- Reverend Thrasher’s Ghost
- The Oak Level Witch
- The John Bachman House
- An Everlasting Faint- The Greenbrier Ghost
- Kingsport’s Woman in Black
- The Moon Ghost
- Two Drops of Blood
- Esserville’s Banshee Rock
- The Tall Soldier of Indian Creek
- The Squeaking Door
- The Infamous Bostian Bridge
- The House of Ghostly Music
- The Mine’s Vengeful Wraith
- The Haunted Brothel
- Cleveland’s Bleeding Mausoleum
- The Featherbed Ghost
- The Ford Devil in Stanley Valley
- The Wizard of Abingdon
- The Woman in the Shack
This home was a famous haunted house at one time, but its prominence has been forgotten. It takes a bit of research to locate any information on the Old Hart Place in Hiltons, Virginia. This local attraction once had visitors from all across Southwest Virginia, but no one ever established what made it so haunted.
Mann Hart, brother of notable Scott County patriarch Elijah Hart, built his home beside the Holston River, opposite his brother, in the 1830s. While he never achieved the same social recognition, he did achieve success. Mann was 300 pounds of legend and mystery during his lifetime, and said to have been as tall as a bear. His farm encompassed 300 acres of fertile land in the decades prior to the Civil War.
His two-story home was an impressive antebellum structure that sat on the riverbank. Locals were never certain just how Mann achieved his wealth, but many noticed that travelers often came to his house, and were never seen again. Rumors traveled that Hart took in wealthy boarders and killed them for their riches. He buried their bodies somewhere around the house.
The house fell into obscurity for over a century after Mann’s ownership, but locals never stopped talking about it or their experiences. The house seemed to come alive. Long before the establishment of electricity, every room in the Hart house was known to light up of its own accord, simultaneously. A family cemetery was started near the house. The property later was also known as the, “Marston House.”
The owners eventually built a newer house and the historic house was rented. Many tried to live in the home, but no one stayed for long. It eventually belonged to the Marston family. A family named Graham attempted to live there in the 1950s, but they were forced to leave, as well.
By the 1960s, John F. Miller owned the place. Miller was a successful businessman in Kingsport, Tennessee. Years after the Graham’s vacated the premises, and the house was falling to ruin, Miller held an open reward for any brave soul. Any individual who stayed a single full night would be paid $25. He never had to pay a single person.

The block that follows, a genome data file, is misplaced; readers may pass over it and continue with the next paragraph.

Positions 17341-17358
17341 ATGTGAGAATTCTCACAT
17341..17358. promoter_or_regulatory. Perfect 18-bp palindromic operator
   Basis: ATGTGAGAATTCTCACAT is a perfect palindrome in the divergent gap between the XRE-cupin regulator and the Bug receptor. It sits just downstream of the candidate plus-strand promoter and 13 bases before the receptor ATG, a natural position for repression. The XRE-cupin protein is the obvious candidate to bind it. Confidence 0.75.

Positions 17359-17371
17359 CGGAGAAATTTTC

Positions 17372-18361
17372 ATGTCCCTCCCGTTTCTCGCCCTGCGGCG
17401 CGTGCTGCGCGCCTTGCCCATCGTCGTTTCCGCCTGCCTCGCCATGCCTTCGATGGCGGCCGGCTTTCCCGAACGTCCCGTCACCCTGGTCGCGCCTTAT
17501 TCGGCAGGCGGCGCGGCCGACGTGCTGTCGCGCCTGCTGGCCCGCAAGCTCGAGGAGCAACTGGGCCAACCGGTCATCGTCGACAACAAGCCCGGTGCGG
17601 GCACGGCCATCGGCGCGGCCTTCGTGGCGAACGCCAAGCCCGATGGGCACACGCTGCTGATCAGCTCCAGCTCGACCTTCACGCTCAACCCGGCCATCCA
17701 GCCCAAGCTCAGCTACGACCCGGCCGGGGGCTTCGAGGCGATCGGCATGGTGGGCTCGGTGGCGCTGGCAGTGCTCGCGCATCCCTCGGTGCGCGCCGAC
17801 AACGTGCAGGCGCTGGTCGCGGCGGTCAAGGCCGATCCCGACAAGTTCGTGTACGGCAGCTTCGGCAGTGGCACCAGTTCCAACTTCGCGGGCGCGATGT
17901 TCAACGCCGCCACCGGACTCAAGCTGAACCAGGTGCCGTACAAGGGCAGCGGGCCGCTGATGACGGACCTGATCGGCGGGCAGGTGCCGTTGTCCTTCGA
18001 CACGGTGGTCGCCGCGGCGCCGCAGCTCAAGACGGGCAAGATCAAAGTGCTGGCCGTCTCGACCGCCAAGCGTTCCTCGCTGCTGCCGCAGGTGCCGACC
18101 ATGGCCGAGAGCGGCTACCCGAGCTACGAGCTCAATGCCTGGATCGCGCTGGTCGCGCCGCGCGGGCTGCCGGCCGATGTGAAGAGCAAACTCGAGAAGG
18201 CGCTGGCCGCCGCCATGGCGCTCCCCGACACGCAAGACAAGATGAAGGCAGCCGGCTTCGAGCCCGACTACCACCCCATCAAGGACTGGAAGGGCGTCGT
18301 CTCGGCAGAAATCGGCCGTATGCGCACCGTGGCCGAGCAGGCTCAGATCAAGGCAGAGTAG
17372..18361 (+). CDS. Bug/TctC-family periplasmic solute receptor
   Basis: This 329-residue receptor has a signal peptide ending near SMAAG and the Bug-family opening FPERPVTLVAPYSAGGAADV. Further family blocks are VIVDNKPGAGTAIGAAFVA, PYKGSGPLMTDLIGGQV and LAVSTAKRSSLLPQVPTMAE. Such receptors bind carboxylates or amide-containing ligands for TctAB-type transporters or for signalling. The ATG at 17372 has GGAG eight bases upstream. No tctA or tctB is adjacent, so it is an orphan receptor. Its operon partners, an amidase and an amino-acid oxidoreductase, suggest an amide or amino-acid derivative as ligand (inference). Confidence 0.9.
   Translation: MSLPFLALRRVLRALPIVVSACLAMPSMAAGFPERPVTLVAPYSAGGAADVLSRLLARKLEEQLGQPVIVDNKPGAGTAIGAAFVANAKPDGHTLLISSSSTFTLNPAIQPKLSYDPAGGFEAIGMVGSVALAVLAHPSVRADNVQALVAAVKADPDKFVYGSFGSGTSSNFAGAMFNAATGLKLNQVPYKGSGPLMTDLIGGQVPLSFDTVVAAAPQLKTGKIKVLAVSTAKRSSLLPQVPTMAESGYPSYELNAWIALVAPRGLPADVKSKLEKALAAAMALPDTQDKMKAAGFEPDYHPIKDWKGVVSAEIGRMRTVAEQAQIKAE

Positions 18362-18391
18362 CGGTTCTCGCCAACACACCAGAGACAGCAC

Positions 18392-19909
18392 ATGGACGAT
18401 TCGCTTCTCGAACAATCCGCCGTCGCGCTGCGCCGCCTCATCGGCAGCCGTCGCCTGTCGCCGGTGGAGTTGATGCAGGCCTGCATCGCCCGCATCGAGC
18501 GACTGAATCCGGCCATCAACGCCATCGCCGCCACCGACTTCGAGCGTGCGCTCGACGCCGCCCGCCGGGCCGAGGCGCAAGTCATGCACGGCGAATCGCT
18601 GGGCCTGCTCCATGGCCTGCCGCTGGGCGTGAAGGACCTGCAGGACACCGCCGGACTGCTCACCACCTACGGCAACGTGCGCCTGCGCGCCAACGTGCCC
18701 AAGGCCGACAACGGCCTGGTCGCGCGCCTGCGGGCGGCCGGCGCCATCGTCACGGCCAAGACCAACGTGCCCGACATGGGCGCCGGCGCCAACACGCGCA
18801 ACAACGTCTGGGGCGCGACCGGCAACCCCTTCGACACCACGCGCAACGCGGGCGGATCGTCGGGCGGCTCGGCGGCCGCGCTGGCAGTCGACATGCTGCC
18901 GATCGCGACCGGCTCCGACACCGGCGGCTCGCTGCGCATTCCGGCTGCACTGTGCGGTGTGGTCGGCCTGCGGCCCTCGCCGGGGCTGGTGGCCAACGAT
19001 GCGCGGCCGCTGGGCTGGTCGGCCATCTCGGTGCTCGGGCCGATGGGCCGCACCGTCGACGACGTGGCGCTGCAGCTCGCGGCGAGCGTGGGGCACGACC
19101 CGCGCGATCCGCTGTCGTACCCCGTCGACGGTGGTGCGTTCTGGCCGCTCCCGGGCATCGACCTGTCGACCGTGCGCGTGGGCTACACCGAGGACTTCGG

A group of skeptics gathered at the house in January of 1966, several months before the auction. By this point, the house was covered in thin white paint and had green shutters. The interior was paneled with yellow poplar that still had square-head iron nails, or “cut nails,” from its early construction.
The men spent the night chasing sounds between the house and the barn. They heard thumping, thrashing, and the sounds of struggle. They heard faint whispers and eventually ghostly music began to play. They searched the house and surrounding buildings for the music’s source, but never found a point of origin.
A variety of stories was associated with the house. Here they are in as much detail as can be presented, while maintaining their historic integrity.
The upstairs bedroom was the most haunted room in the house. No person could sleep in the room without their covers being ripped from their bodies. If the sleeper held on to the fabric, the covers levitated from the bed until they touched the ceiling.
A Bloody Handprint
A migrant family lived in the home during the 1920s. They weren’t sociable and had no interest in befriending their landlord or neighbors. They simply wanted to be left alone. Those living near them respected their wishes. Later on, neighbors learned the father was an abusive alcoholic, but sobriety had no impact on his disposition. He was just as physically and verbally vicious with his family sober as he was when drunk.
One night, when he was particularly drunk, he grew enraged. He pushed his wife down the stairs, but she caught the rail a few steps down. He stabbed her with his hunting knife and kicked her body. When she landed on the floor below, she had enough life left to try and get up. She only managed to leave a bloody handprint on the board beside the first step. When he realized she was dead, he went outside with his pistol and shot himself.
Decades after the tragedy, no amount of scrubbing or sanding removed it. The board was replaced several times and the print always reappeared on the new wood.